“We found that hospital-affiliated clinics that registered for the 340B program in 2004 or later served communities that were wealthier and had higher rates of health insurance compared to communities served by hospitals and clinics that registered for the program before 2004. Our findings support the criticism that the 340B program is being converted from one that serves vulnerable patient populations to one that enriches hospitals and their affiliated clinics. 

This expansion to higher-income areas occurred with pharmacies as well. In a 2022 study in JAMA Health Forum, the authors conducted a cross-sectional study assessing pharmacy participation in the 340B Drug Pricing Program following the 2010 expansion. The goal was to ascertain the extent to which 340B growth has occurred in socioeconomically disadvantaged neighborhoods. Their results found that:

Substantial growth occurred following the 2010 340B expansion—by 2019, nearly one-third of all pharmacies were contracting with a 340B institution. The vast majority were retail pharmacies. Contract pharmacy growth was concentrated in affluent and predominantly White neighborhoods, whereas the share of 340B pharmacies in socioeconomically disadvantaged and primarily non-Hispanic Black and Hispanic/Latino neighborhoods declined.”

Some reforms that policymakers can consider are transparency requirements to track where the 340B drugs are being resold and how much money providers are making from the program; requirements tracking where drugs are used to ensure they are being used by qualified patients, not by high-income patients in satellite clinics; or reforms to the discount rate making it proportional to the total expenses on Medicaid or charity patients.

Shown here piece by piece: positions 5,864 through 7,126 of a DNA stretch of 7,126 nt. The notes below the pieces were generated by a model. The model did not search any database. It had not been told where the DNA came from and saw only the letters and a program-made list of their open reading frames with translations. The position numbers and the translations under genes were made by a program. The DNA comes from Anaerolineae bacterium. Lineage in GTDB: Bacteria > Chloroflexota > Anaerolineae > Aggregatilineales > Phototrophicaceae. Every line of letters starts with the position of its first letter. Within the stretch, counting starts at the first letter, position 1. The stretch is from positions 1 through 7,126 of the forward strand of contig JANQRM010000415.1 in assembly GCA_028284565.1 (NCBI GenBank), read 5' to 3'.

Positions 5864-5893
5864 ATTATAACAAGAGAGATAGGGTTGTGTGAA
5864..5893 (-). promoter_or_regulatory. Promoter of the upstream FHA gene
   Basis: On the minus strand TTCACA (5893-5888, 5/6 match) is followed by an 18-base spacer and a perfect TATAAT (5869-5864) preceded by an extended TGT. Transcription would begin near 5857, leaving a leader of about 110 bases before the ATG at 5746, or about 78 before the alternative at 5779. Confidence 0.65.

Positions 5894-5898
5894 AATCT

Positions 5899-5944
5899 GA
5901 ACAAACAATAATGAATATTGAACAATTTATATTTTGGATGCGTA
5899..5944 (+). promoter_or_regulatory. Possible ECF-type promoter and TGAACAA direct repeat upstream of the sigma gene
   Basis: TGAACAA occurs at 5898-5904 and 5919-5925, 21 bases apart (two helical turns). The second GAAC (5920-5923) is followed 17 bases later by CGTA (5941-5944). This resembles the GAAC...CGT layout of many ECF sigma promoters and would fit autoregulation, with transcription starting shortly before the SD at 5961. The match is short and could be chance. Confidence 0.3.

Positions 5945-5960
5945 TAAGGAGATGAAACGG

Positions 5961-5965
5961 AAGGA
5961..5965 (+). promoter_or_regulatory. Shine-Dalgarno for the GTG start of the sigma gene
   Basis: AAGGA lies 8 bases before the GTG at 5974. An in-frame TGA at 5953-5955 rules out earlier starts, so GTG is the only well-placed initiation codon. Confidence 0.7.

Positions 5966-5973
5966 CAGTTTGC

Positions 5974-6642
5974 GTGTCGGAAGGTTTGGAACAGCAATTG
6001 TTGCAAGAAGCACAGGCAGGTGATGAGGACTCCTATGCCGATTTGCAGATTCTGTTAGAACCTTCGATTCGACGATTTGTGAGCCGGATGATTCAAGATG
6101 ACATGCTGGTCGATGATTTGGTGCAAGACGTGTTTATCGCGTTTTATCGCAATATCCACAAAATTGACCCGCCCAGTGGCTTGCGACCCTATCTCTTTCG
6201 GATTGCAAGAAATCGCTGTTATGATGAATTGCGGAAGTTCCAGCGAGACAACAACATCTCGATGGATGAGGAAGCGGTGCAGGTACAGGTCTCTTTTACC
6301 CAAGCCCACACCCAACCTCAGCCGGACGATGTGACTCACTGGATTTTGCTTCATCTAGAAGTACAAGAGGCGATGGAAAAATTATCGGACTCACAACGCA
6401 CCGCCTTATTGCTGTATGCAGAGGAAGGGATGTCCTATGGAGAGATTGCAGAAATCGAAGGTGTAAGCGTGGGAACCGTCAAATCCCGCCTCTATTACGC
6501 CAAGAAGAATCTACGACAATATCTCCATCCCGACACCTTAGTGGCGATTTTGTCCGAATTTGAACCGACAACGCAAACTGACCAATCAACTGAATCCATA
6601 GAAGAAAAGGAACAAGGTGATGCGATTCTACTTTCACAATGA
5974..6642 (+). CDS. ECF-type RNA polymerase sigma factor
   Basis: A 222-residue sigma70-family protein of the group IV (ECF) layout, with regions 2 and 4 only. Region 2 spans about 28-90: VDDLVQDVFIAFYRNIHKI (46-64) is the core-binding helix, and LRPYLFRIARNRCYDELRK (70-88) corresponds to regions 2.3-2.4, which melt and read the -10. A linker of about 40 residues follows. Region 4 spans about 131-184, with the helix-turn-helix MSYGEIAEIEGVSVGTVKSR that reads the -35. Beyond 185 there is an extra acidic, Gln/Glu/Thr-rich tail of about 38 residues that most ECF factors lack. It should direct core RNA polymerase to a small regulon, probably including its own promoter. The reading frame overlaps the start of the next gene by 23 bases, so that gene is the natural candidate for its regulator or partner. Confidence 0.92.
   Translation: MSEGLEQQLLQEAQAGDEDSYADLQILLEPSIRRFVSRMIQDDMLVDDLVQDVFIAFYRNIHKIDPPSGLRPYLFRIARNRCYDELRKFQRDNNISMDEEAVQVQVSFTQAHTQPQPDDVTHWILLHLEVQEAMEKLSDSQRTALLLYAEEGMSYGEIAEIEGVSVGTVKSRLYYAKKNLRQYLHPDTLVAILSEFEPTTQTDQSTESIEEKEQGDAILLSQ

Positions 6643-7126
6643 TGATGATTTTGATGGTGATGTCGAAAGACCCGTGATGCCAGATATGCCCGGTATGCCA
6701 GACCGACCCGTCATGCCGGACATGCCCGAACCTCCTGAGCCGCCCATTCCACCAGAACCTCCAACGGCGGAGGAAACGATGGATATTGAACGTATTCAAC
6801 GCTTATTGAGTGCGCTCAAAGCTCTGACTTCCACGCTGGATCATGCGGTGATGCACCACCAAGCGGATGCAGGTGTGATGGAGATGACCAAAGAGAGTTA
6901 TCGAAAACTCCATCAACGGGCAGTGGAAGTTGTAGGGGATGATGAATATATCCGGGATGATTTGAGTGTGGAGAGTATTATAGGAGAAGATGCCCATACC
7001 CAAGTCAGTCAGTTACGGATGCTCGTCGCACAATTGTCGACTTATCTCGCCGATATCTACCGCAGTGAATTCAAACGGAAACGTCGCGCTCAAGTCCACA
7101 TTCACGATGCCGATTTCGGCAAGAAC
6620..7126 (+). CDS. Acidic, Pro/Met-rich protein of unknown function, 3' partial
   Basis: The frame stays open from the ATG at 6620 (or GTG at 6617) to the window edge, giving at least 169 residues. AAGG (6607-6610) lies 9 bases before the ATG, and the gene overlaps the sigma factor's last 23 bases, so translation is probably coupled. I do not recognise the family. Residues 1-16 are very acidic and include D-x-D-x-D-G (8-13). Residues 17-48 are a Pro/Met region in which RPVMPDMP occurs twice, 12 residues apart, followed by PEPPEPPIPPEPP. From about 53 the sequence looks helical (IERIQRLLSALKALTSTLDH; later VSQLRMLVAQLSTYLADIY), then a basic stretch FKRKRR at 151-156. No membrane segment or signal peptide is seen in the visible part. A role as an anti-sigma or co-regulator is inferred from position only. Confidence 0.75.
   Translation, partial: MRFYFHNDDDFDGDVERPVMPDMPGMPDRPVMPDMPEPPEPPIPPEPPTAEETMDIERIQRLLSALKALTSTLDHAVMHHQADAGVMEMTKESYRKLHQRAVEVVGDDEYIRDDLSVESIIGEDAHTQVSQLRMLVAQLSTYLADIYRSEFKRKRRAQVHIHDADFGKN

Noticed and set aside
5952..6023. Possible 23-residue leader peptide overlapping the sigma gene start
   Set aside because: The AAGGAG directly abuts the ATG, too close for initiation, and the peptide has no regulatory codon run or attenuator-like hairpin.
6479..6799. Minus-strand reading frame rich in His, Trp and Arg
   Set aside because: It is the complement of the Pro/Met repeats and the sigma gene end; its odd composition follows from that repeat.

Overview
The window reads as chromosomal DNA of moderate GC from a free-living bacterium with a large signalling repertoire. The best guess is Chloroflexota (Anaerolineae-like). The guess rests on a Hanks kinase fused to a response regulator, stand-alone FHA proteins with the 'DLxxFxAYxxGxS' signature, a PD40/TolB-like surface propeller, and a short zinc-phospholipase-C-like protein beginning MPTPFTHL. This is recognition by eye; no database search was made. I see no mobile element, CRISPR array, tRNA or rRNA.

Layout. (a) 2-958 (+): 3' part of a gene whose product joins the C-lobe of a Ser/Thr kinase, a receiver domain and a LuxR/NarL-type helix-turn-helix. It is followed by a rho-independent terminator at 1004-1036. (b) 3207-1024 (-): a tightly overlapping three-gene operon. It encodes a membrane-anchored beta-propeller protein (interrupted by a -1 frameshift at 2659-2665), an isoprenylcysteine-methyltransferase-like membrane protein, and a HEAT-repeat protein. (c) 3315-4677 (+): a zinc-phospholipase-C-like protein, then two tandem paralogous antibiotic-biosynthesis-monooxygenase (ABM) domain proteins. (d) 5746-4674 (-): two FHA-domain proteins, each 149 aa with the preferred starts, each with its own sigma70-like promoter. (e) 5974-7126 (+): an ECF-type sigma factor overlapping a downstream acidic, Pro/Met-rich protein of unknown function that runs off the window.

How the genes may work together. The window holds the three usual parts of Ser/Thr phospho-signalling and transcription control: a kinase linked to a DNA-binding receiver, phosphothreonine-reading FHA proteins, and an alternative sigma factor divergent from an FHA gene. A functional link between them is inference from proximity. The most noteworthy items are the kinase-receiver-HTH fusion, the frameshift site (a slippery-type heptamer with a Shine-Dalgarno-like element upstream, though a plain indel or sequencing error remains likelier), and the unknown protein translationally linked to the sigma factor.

In testimony submitted to the House Energy & Commerce Health Subcommittee on March 28, 2023, LUGPA included several recommendations for improving healthcare costs and price transparency. One proposed reform involved the 340B program. LUGPA recommends that CMS require a minimum level of charity care for a hospital to earn a non-profit designation to be exempt from taxation and eligible for the 340B drug program. LUGPA used 3.8 percent -- the average amount provided by for-profit hospitals as a potential benchmark.

On May 17, the House Energy & Commerce Health Subcommittee voted to advance a new bill, H.R. 3290, that would establish reporting requirements for hospitals participating in the 340B program. The bill would specifically require participating hospitals to annually report total 340B savings and other key metrics to the Health Resources & Services Administration (HRSA) to ensure transparency and oversight of the 340B drug discount program.

LUGPA believes that ensuring that the 340B program remains focused on assisting low-income patients, not large hospitals and their satellite clinics, is critical in stemming the tide of consolidating physician services within the hospital setting while safeguarding the high-quality, cost-efficient care furnished to Medicare beneficiaries by independent medical practices.

LUGPA will continue to follow this bill and other 340B reform proposals as they develop. 


posted May 2023